Well he says he was always looking for exits…
Scott Mildenhall: Jason crumples to his knees in another night’s rain, his baby name dictionary lying desolate by a grate, and he simply remembers, once again removed from a situation and reduced to fantasy. “Cheeeyyyyennnnneeee!” He’s in his very own movie, wondering helplessly why no-one else can see. The reason for that is that this is actually a song, but who needs visuals with something already so vivid? The electrothrob applied is one of the most reliable sounds in pop, and he seizes on it like few but the man behind the lost-love-maintains-respiration-maintaining-pain trauma of “Breathing” could. The intensity is present and beguiling.
Edward Okulicz: Derulo sings “I never meant to fall in love” like an over-dramatic walk to the electric chair in a TV movie, and the name “Cheyenne” like he’s already sitting in it. The gritty throb of the backing here is perfect for a song that might as well be the guy in “Style” leaving in anguish after a weekend, wishing for more.
Brad Shoup: “Style” in the bass, a little “Rosa Parks” in the refrain’s phrasing, Hüsker Dü’s “Diane” in how he sings the name (that’s my bad) and “Style” everywhere else. Obviously I’m on board; this is driving music.
Alfred Soto: With Robin Thicke unfairly condemned to purgatory and Justin Timberlake in a lab mixing chemicals for the next branding, Derulo emerges as the best kiddie funk love man. It peaks early. “Cheyenne” opens with the thud of sequencers and adrift rhythm guitar and builds toward a self-mocking hook, “All I ever wanted was some fuuunnnn,” whined like Barry Gibb waiting for a late chauffeur.
Thomas Inskeep: State-of-the-art pop that pops and throbs like the Knight Rider theme. “Cheyenne” vaguely references the ’80s, but could only have been made in 2015.
Josh Love: I’ve managed to basically ignore Derulo’s entire career up to this point, so he hasn’t been able to torment me the way he’s tormented (judging from his prior Jukebox scores) many of my colleagues. That said, this is an undeniably infectious song; I particularly like Derulo’s weird, whining delivery of “All I ever wanted was some fun,” including the way he draws out those last two words to emphasize the slant rhyme.
Ramzi Awn: The eclectic influences backing “Cheyenne” are too many to count, and it’s built like a brick house. The track thumps to the beat of a different time — not to mention Derulo’s voice, which soars like the guitars behind him.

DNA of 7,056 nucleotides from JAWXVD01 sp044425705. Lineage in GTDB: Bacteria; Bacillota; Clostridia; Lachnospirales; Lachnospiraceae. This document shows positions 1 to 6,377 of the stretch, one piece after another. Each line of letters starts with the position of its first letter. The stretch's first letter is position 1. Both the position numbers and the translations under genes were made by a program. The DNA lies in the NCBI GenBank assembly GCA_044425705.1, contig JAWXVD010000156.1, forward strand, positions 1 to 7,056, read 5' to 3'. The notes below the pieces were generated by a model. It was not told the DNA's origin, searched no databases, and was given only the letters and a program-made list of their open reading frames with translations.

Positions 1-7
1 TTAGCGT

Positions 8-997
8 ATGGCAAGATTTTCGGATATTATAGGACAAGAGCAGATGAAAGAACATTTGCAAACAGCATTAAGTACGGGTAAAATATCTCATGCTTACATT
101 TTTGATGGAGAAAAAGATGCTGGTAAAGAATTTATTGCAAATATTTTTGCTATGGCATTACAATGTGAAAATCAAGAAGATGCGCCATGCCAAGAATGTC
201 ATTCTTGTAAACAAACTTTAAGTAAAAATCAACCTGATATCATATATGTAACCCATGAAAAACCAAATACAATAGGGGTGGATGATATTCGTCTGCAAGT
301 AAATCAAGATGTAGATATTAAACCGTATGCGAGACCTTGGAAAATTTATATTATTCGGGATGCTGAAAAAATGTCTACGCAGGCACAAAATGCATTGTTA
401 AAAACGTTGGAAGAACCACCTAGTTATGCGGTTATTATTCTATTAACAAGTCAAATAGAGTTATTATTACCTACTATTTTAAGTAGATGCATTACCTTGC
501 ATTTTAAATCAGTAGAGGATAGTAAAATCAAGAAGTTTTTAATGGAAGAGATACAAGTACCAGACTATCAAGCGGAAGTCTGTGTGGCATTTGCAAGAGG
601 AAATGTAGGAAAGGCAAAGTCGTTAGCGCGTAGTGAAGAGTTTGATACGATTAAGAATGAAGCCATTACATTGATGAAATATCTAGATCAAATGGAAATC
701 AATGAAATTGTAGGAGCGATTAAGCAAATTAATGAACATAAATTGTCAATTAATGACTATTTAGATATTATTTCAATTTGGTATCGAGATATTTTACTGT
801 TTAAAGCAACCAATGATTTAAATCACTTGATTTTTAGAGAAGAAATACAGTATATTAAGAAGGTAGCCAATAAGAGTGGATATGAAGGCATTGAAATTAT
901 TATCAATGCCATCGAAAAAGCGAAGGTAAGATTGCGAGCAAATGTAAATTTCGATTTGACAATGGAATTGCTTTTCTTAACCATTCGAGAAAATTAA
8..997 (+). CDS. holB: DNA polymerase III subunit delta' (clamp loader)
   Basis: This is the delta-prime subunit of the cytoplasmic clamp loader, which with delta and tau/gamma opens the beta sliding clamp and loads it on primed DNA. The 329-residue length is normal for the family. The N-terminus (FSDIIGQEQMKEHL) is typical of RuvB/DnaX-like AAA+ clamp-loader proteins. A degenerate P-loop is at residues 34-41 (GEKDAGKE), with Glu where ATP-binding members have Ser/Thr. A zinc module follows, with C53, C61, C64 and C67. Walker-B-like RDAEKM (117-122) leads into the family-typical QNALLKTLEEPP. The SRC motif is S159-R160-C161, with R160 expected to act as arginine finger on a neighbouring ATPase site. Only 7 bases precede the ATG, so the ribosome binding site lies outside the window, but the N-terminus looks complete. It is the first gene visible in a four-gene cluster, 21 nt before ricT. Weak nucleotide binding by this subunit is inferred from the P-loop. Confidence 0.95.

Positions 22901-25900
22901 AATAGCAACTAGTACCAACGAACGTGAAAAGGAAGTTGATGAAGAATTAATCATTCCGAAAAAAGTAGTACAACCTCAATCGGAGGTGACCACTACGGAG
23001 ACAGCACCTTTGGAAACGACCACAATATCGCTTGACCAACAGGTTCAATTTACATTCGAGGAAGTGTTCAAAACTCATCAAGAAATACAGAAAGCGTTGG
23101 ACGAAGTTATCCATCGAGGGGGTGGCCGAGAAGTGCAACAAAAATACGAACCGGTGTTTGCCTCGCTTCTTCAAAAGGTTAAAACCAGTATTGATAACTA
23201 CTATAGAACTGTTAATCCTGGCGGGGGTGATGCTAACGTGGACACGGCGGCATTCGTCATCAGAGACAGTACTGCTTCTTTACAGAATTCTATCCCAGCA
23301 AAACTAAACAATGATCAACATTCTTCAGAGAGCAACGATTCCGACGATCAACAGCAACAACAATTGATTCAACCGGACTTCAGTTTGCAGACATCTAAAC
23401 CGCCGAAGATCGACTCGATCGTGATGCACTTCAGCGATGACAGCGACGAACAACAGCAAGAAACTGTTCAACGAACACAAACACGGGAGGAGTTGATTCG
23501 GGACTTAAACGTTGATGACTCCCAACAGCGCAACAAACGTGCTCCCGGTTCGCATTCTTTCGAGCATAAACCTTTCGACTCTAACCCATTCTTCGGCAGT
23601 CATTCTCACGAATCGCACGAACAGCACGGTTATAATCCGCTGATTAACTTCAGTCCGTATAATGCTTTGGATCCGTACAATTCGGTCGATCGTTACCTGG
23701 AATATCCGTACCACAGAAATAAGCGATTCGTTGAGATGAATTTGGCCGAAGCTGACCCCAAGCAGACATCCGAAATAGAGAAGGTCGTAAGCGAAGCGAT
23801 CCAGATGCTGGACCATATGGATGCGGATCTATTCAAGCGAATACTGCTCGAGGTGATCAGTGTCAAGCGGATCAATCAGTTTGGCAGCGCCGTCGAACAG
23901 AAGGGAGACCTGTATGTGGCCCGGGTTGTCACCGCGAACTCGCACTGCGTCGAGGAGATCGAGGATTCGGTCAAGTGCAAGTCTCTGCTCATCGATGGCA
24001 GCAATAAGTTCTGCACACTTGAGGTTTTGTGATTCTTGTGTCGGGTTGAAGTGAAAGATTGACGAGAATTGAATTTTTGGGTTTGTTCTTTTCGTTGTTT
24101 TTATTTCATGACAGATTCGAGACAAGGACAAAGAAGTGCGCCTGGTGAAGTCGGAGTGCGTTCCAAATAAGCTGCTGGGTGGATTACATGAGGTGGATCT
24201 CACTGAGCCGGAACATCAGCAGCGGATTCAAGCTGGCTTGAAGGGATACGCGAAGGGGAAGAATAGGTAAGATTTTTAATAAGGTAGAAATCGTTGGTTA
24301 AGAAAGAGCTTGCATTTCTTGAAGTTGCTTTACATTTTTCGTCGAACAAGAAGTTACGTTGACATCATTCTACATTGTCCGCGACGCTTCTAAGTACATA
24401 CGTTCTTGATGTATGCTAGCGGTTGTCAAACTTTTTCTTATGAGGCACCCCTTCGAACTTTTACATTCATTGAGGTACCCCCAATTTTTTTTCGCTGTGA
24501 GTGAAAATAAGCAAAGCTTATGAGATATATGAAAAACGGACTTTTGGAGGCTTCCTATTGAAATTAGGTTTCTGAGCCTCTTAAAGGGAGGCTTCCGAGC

Anthony Easton: Disappointingly not about the world’s biggest rodeo, but a gorgeous house track with an even more gorgeous pointillist coda and a voice as slick as product from an international conglomerate — but one of the hip ones, more Uniqlo or Muji, less Ikea.
Alex Ostroff: I still don’t have a handle on who Jason Desrouleaux is as a pop culture figure but despite this he’s quietly become one of the few R&B guys able to cross over with consistently good songs. “Cheyenne” draws on the same era of Michael Jackson as a lot of The Weeknd’s joints, but with most of the venom and creepiness drained out. What’s left behind is a beautiful, vaguely ominous aura. It isn’t as immediately hooky as the perfect “Want to Want Me” but it’ll linger in your ears long after the radio’s moved on to lighter fare.
Will Adams: Amazing what some vocal coaching will do. Before, Derulo sounded like a giant nose; now he’s riding the disco falsetto trend better than Nick Jonas, Adam Levine, and Taio Cruz. “Cheyenne” is tightly wound and well-written on its own, but in a rare occurrence for pop, the level of melodrama provided by both the vocals and lyrics match.
Maxwell Cavaseno: Its a credit to Derulo’s savvy that he saw that The Weeknd would help him re-re-re-re-re-re*slaps the record player*vive the MJ lane again for some additional mining. And much to his credit, unlike The Weeknd, he isn’t wholly dependent on a narcotic haze gimmick. Instead, Derulo avoids the cliches and hangups of revision and launches straight for possession, playing up the vocal with a mock creepiness that goes into “Thriller”-like melodrama for serious paydirt. To think that I like, let alone am impressed by a Jason Derulo song in 2015…